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Take aim – FIRE! (part 2)

If you read part 1 last week and came to the decision to fire someone then (understandably) you may be nervous about how to go about this. It may tie your stomach into knots or even strike the fear of god into you. Well fear not friends, help is at hand.

Having both fired and been fired, I’ve picked up some pointers that help with this often nerve racking process. Dealing with it in the right way makes the whole thing more bearable, so here’s your checklist.

  1. Remember why you’re doing it. Revisit the questions that you carefully considered to get you to the point of making this decision, that’s why you are here. Also consider that you’re not doing it because you don’t care about the person, in fact the exact opposite should be true. Whilst it’s possible that you don’t like them, you care about them because you know that leaving the current situation unchanged is ultimately going to be of even more detriment to them. This is also why many of us find this uncomfortable – because we care about upsetting a fellow human, but they will survive. They will learn and grow because of this. So will you. Do the right thing.

  2. Keep it brief. This is the best bit of advice I’ve ever been given about dealing with this situation. It may seem harsh but the longer the meeting goes on the worse it has the potential to become. The more debate is likely to be sought. The more frustration and aggression is likely to rise. Get straight to the point, say what needs to be said and bring things to a close.

  3. Be brutally honest. Don’t dress it up with mitigating language, that would be weak and would not be of any benefit to you or them. Getting fired is a big deal so it’s really important that they understand exactly what the reasons are. (If you have already been giving them clear feedback as suggested in last weeks post then they are unlikely to be completely surprised with this outcome anyway)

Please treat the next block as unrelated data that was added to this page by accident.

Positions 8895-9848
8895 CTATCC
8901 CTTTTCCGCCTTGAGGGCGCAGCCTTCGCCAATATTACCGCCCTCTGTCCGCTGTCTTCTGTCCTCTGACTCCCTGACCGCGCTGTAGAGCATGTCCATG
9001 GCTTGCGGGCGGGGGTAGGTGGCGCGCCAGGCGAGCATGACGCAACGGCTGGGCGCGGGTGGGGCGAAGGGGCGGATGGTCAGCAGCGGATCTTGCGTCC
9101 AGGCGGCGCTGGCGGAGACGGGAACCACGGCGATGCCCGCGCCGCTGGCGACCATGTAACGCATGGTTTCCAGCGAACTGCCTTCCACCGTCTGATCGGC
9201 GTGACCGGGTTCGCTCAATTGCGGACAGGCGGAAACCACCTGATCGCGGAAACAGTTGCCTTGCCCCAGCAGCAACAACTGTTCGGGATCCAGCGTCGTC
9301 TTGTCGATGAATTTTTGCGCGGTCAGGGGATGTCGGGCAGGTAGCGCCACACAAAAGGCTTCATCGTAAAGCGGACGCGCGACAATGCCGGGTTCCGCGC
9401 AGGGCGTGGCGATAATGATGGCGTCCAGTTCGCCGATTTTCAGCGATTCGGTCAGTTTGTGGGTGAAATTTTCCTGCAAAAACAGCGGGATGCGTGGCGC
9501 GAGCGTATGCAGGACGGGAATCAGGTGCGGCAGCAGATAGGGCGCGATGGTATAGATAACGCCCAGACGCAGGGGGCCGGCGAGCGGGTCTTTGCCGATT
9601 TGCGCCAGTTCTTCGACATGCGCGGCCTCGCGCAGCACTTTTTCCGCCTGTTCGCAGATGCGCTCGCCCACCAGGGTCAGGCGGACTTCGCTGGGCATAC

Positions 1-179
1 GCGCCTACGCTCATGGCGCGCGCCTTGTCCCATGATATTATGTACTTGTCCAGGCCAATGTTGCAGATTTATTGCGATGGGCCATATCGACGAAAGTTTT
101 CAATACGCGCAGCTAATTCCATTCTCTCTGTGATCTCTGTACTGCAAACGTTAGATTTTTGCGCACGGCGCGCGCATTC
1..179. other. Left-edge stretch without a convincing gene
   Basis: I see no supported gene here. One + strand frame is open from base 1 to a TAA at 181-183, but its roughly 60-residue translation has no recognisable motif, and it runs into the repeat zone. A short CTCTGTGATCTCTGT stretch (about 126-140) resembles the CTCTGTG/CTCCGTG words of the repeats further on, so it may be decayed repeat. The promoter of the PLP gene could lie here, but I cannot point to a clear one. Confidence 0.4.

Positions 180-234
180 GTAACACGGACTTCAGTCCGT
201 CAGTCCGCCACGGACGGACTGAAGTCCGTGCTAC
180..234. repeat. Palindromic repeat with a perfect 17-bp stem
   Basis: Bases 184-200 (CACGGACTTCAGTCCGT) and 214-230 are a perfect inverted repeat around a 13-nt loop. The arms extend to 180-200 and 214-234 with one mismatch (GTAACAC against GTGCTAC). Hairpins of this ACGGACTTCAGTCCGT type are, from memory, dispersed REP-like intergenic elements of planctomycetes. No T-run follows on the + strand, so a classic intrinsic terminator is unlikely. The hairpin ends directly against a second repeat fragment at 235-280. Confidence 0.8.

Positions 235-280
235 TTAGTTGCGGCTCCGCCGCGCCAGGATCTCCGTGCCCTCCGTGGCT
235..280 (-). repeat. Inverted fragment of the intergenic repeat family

4. Check protocol. Boring I know but you absolutely must check out how your company deal with this process. There may be certain words you need to say, or physical documents you need to provide.

  5. Seek assistance. Have someone else in the room with you. If you are firing a permanent member of staff then HR must be involved. They will be able to help with point 4 but they will also expect you to be able to demonstrate and articulate how you’ve been providing feedback, offering support and guidance over the previous weeks / months. If you are firing a contractor then ask another manager or senior member of staff to join you. Having someone else in the room does two things 1. Helps to keep both you and the person being fired calm and present. 2. Allows you to receive feedback about how you did afterwards so you can also learn and develop as a part of this process.

  6. Rehearse. Write down what you want / need to say. Practice saying it aloud. Anticipate questions or objections that may come up and document your responses. DO NOT try to wing it.

  7. Don’t do it via text message. Yep. This shit actually happens.


This might seem like a light weight list for a heavy weight subject but that’s deliberate. Every situation will vary to some degree, but having made the decision to fire someone, it ultimately comes down to the same thing – having an honest conversation with another human being, so crack on and do it. Don’t over-think it. Don’t over complicate it.

Your company is paying for services that are not being provided. Would you keep a toaster than kept burning your toast or bin it and get a new one? Would you buy a second book by the same author if you thought the first one was shit? Would you continue to use a window cleaner that leaves the glass worse than before they started, covered in smears and grime? No. You’d look to make a change to ensure you are getting what you need.

This is not personal. This is business. Good luck.


If you have any additional insights into this process that you have benefited from, then please share them in the comments section.

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